Supply chain challenges: how does digitization change rules?18/04/2023
Suppliers worldwide are facing significant challenges due to changes in customer behavior since the growth of e-commerce, driven by the COVID-19 pandemic.
Digitization has taken on a crucial role in supply chain and logistics activities but it remains a puzzle that suppliers and retailers are still trying to fully understand. According to a survey by automation firm Jaggaer, only 9% of the suppliers surveyed reported being comfortable with digital operations, while more than 90% reported struggling with various tedious processes.
The challenge for all of them is to find how to adapt and use technology in the best way to take advantage of the opportunities that e-commerce is opening up. However, significant areas of friction are making this change more complicated. In a nearshoring vs. offshoring market, successfully addressing these challenges can make a difference in retaining clients.
Where friction exists
Multitasking is a problem for suppliers
Multitasking poses a problem for suppliers, according to Jaggaer's survey. 65% of the suppliers surveyed stated that they must manage multiple platforms, while 43% mentioned that managing at least 10 marketplaces is a major obstacle for their activities. Additionally, 22% of suppliers use at least 20 systems to connect with their clients, making managing their work increasingly difficult.
Communicating with clients is a crucial activity, but it is also an important obstacle for 39% of suppliers, along with manual processes. Responding to buyers' communications, information requests, and proposals takes up more than 25 hours weekly for 32% of suppliers, with 70% spending at least 10 hours on this area. Therefore, there is an urgent need for automation in these tasks.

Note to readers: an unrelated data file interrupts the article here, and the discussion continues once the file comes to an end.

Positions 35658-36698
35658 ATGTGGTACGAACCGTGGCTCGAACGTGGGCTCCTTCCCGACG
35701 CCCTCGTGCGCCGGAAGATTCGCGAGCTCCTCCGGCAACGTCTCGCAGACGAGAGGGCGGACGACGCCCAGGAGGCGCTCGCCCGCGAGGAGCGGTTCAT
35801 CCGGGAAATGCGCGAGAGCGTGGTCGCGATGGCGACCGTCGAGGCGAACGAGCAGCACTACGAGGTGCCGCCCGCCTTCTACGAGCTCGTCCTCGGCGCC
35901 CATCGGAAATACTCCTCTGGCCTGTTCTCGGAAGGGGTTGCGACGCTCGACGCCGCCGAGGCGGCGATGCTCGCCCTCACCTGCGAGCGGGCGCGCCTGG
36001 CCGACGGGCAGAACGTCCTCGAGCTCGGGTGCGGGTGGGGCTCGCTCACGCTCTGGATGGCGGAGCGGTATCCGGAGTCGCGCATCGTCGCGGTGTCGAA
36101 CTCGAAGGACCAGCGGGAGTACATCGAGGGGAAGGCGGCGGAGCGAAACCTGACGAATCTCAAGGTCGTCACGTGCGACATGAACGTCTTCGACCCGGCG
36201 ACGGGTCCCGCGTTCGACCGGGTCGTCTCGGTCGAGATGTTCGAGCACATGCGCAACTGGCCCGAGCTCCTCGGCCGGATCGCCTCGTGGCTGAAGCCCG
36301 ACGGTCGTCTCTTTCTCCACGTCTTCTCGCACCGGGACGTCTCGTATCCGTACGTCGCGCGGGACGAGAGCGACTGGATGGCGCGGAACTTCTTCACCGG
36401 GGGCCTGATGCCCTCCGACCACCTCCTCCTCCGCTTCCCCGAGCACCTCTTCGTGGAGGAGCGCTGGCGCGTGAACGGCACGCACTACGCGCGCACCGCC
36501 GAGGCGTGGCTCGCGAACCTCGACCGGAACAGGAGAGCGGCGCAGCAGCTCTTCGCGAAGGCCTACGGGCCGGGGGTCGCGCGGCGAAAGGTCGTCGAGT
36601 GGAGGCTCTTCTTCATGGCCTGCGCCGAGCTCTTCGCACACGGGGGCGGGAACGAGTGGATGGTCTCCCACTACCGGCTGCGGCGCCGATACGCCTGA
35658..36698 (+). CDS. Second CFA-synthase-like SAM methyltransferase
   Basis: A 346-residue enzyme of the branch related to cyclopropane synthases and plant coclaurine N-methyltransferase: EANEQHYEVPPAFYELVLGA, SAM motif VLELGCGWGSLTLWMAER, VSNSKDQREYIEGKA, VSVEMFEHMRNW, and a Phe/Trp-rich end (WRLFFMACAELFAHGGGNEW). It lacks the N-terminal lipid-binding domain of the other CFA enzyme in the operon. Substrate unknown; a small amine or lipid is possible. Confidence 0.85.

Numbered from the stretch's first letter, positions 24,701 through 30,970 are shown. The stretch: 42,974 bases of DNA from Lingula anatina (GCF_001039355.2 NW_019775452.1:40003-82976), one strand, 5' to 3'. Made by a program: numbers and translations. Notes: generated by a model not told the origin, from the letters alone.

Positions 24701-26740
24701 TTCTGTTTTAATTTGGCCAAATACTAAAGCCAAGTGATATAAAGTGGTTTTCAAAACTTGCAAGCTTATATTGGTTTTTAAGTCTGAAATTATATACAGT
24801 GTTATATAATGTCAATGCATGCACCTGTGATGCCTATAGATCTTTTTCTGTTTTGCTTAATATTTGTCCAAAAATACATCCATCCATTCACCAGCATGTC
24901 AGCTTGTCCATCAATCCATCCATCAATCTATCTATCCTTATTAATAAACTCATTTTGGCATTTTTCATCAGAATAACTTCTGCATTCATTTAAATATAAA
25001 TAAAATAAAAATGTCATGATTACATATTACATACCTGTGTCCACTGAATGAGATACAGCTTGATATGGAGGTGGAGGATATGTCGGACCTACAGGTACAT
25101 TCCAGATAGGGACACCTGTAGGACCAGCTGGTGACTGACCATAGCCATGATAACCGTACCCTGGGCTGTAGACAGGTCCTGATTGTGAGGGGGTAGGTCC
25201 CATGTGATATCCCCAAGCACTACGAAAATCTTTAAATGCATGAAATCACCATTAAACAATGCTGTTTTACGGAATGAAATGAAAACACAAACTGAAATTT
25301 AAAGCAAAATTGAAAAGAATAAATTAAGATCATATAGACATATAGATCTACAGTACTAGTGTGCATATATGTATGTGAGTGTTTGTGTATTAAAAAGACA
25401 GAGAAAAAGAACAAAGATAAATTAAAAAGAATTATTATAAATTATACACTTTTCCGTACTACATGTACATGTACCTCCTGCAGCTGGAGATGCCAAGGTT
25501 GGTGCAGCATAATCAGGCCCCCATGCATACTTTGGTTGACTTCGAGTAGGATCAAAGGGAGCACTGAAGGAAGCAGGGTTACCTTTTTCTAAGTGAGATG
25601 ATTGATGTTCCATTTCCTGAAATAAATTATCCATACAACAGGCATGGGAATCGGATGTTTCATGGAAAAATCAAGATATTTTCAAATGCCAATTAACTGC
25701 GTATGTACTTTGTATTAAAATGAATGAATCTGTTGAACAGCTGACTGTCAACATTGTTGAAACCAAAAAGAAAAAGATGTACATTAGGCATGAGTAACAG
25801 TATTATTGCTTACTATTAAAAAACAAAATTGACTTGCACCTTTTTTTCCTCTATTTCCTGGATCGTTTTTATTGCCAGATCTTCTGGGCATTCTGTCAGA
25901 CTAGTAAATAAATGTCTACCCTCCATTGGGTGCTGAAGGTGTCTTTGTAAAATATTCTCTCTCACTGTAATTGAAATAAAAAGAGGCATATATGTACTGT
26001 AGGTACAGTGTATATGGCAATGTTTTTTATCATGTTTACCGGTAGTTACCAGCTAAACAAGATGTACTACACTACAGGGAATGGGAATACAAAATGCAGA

There are other top concerns for suppliers, such as:
Different industries have various challenges
Manufacturing and chemical industries, for instance, have different needs and challenges that they need to solve. For 77% of manufacturing enterprises, shortages, and strained production capacity are the most significant problems, while the talent crunch affects 54% of factories. These enterprises are considering artificial intelligence mechanisms that could recommend them to specific buyers and a centralized hub for accessing new buyers as significant advances.
For the pharmaceutical and chemical industries, inflation and shortages are the biggest challenges for 83% and 67% of suppliers. These industries believe that having systems that autonomously invoice and collect from customers (67%) and data to compare with their competitors (83%) would improve their e-commerce activities.
Jaggaer's survey highlights the need for a fundamental change in enterprise commerce because more than incremental improvements are needed to address the challenges and inefficiencies that suppliers face. However, there is Good news in the next phase of the supply chain. According to Sifted, a logistic intelligence software enterprise, the supply chain returns to general efficiency levels. Their report "What's Trending in Supply Chain Logistics for 2023" states that shipping demand has normalized since the pandemic caused closures and delayed delivery times.
Shipping volume has been down almost 7% from last year since April 2022, with FedEx experiencing a 9.6% decrease and UPS realizing a 3.4% decrease. Carriers may view some of this decreased volume as a sign of economic headwinds slowing shipping down, but Sifted's data indicates that the reduced volume is more of a normalization back to pre-COVID shipping levels.
On-time delivery is also improving, demonstrating that the supply chain and logistics are recovering from the pandemic. However, it poses a challenge for logistics operators. Like in the suppliers' field, it is an adaptation issue again.
Sifted recommends taking several actions to deal with this issue, including:
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